I don't like color in my command line windows. Colorization in ls's directory listings drives me bonkers; it's the first thing I turn off on a new system. I have, however, relented and added a little bit of conditional color to save me from an all too frequent error.
I have access to a lot of UNIX and UNIX-like systems. Some are machines I run, some are my employer's, and some belong to customers. Most all of them I've never physically seen but instead access through remote ssh, secure shell, connections. My normal command line prompt on these machines looks like:
That says I'm on machine 'host' and logged in as 'user'. You'd think that would be enough to alert me when 'host' isn't my normal desktop machine or when I'm logged in as someone other than 'ry4an', but you'd be wrong. After issuing disastrous rm * commands when I didn't notice I was root and after one too many 'shutdown -h' when I didn't realize I was issuing commands to a server in a remote data-center instead of the computer in my closet, I finally wised up and did something about it.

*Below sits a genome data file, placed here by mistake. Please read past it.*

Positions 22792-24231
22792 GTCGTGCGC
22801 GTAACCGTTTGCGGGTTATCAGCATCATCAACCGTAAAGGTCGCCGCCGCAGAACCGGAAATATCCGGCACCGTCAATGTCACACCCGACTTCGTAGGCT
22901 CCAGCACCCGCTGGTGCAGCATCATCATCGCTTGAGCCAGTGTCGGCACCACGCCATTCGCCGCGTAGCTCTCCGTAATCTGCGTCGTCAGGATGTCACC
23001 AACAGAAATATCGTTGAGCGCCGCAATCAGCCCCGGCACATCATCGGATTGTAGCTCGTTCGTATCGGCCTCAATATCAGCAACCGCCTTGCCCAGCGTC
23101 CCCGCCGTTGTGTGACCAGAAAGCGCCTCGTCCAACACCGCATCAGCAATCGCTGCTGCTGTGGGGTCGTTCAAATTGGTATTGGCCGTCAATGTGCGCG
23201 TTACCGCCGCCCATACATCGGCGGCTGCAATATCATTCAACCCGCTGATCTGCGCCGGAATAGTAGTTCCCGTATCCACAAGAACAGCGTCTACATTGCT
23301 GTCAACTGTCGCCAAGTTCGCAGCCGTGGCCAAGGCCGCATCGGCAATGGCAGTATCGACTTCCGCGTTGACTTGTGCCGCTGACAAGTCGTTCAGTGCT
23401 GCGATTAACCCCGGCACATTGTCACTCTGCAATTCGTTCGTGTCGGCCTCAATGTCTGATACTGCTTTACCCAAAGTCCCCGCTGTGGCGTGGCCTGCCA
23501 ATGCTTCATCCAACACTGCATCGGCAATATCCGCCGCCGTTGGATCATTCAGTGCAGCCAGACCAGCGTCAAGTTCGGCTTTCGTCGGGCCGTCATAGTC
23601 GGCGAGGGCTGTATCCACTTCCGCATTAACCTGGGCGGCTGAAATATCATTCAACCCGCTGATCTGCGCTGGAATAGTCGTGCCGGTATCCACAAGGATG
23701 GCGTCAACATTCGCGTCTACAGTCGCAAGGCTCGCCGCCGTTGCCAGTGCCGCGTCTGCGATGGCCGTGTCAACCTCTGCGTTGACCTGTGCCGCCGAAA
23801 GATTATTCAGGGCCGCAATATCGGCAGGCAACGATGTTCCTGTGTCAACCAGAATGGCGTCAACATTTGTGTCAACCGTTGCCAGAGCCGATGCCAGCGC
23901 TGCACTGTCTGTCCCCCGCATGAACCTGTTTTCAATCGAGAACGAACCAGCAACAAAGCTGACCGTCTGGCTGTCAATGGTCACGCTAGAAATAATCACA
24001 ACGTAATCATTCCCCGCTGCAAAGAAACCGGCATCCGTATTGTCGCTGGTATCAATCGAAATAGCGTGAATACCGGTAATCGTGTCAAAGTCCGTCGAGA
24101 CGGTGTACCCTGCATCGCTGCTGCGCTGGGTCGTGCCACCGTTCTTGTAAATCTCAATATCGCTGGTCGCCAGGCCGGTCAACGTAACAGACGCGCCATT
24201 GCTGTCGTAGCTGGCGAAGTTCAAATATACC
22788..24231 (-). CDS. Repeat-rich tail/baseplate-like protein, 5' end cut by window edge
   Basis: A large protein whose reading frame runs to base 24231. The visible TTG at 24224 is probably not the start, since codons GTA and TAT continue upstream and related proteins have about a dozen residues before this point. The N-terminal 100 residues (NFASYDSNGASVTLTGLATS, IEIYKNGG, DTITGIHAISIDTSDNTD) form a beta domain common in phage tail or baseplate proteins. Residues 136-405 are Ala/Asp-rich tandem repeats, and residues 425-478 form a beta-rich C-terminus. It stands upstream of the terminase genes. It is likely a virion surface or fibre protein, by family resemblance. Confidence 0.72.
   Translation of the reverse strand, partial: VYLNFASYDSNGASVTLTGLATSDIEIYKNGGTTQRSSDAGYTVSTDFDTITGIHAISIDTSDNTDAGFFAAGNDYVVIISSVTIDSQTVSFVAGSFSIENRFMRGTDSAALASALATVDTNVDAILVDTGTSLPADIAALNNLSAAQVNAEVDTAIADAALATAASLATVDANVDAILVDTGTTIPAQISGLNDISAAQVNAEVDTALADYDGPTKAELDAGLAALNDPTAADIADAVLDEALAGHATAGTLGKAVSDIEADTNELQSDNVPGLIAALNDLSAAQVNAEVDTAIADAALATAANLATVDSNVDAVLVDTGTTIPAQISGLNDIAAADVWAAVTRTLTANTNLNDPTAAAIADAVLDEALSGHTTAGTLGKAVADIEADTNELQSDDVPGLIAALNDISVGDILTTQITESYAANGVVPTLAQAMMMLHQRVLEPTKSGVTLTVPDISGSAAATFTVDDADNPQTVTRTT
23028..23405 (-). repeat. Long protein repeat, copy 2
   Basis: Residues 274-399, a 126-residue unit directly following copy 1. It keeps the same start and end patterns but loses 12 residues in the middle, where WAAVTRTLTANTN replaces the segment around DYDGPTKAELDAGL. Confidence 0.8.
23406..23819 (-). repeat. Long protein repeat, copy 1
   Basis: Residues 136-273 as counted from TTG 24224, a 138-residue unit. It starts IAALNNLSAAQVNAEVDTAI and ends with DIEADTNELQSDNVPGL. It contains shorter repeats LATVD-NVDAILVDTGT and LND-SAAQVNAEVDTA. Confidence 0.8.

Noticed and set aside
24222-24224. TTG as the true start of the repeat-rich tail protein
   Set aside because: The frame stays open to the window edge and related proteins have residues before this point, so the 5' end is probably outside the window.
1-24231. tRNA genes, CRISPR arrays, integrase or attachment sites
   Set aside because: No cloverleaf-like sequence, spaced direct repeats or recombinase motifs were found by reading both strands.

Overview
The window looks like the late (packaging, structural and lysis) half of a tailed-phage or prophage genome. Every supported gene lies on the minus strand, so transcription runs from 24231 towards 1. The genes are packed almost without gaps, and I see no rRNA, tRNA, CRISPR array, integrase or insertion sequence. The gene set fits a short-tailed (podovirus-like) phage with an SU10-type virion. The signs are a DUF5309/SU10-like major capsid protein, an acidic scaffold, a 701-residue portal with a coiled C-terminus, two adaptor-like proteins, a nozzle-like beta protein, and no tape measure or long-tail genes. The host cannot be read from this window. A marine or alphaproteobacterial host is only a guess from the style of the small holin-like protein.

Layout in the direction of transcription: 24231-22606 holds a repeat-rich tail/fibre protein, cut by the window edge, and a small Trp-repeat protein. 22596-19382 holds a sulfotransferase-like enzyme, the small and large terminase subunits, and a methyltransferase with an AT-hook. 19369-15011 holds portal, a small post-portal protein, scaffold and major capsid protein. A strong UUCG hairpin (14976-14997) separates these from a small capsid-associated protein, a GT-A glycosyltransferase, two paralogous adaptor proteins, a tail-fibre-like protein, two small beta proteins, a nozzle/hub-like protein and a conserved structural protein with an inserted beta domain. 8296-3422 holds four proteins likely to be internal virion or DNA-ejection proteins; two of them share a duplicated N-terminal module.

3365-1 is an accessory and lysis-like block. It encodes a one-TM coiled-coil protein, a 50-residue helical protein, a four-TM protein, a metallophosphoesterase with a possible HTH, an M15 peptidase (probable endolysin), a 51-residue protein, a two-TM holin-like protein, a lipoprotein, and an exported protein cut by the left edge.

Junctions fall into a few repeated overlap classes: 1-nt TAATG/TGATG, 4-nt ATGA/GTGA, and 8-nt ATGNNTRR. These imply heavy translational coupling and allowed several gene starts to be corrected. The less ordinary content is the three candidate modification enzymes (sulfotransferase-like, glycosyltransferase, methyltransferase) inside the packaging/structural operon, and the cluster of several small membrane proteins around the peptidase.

Now when I'm logged into a remote machine the at-sign in my prompt is black-on-white instead of its normal white-on-back. The 'host' portion of each of my prompts is color coded to reflect which machine I'm logged in to, and when the 'user' portion says 'root' it's got a bright red background to let me know that commands are at their most dangerous.
None of this was hard to do, it was all just stuff I finally decided to do. I've attached the shell snippet I put in my /etc/bashrc to do the colorization of the three different parts. The local/remote detection probably only work with the gnu tool chain, but one never knows.
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